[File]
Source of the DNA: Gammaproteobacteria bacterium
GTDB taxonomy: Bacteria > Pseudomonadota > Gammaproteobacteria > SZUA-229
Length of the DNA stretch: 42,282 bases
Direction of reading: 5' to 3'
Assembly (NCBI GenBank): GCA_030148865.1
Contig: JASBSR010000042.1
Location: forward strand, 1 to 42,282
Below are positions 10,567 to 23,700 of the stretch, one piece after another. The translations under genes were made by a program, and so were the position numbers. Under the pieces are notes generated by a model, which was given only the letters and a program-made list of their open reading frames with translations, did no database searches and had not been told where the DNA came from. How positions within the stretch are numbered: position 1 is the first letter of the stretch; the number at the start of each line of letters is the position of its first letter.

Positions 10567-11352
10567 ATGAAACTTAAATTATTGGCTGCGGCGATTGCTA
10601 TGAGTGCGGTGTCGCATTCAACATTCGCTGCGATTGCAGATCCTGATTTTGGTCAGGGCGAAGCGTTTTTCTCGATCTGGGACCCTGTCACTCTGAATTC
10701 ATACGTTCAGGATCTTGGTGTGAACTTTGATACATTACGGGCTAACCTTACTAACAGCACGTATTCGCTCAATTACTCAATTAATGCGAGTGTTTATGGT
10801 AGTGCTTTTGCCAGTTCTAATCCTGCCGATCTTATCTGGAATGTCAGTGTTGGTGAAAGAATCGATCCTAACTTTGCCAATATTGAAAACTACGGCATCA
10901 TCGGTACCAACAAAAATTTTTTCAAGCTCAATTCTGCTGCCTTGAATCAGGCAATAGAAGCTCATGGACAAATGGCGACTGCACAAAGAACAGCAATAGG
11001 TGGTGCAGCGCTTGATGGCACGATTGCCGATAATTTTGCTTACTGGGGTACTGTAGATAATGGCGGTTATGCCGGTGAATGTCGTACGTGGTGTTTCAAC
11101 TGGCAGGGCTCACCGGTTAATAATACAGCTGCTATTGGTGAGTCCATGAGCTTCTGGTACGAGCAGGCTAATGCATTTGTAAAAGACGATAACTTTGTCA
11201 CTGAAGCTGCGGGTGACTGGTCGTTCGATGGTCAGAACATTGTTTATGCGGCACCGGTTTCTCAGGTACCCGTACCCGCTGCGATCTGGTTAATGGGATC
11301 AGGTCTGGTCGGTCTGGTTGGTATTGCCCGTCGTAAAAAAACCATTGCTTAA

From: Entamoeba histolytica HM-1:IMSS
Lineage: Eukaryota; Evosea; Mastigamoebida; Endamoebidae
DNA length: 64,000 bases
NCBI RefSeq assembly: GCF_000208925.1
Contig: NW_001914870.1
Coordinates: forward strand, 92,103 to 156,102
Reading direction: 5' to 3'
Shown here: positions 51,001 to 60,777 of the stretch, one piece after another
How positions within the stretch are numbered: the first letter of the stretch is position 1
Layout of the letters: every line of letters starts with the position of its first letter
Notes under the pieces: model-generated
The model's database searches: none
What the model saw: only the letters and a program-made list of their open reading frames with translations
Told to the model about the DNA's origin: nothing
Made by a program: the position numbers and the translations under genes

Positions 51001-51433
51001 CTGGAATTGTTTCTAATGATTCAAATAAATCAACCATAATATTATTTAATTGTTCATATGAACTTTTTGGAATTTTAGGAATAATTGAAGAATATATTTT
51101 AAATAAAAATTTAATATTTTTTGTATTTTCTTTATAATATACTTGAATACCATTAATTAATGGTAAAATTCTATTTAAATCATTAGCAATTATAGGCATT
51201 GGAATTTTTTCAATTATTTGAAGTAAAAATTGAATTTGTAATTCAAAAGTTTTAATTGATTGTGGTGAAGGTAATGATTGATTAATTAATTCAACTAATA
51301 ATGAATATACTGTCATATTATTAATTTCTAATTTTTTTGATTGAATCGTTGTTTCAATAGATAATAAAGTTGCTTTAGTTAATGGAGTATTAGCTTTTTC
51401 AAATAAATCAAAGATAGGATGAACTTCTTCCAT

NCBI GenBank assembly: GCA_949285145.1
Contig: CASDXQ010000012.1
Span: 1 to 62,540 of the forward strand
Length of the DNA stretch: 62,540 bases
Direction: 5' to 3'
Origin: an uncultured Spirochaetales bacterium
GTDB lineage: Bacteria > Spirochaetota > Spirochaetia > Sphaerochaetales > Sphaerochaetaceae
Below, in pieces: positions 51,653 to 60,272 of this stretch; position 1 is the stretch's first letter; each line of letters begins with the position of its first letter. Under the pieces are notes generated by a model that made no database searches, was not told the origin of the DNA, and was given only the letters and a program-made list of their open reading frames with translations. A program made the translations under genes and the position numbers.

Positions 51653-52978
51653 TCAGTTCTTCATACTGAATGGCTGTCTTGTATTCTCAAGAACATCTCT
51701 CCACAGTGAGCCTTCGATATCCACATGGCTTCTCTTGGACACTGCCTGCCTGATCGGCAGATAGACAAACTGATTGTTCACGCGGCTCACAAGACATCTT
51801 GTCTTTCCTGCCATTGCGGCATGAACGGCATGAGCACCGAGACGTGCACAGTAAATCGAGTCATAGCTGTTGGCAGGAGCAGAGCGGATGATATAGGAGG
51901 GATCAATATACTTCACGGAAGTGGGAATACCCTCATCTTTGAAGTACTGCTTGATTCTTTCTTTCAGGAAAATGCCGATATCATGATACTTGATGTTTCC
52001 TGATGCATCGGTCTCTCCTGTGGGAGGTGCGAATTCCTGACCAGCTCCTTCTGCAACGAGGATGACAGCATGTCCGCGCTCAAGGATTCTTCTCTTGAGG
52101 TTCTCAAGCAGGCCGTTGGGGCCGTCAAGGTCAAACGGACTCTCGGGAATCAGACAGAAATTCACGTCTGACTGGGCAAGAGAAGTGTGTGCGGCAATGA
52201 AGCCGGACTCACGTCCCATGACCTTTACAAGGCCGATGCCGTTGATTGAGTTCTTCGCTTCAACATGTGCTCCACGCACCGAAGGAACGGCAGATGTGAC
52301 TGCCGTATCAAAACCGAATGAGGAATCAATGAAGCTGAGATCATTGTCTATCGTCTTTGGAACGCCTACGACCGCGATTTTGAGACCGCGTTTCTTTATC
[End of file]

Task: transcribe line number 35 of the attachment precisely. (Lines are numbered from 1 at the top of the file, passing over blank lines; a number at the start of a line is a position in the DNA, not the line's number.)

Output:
51001 CTGGAATTGTTTCTAATGATTCAAATAAATCAACCATAATATTATTTAATTGTTCATATGAACTTTTTGGAATTTTAGGAATAATTGAAGAATATATTTT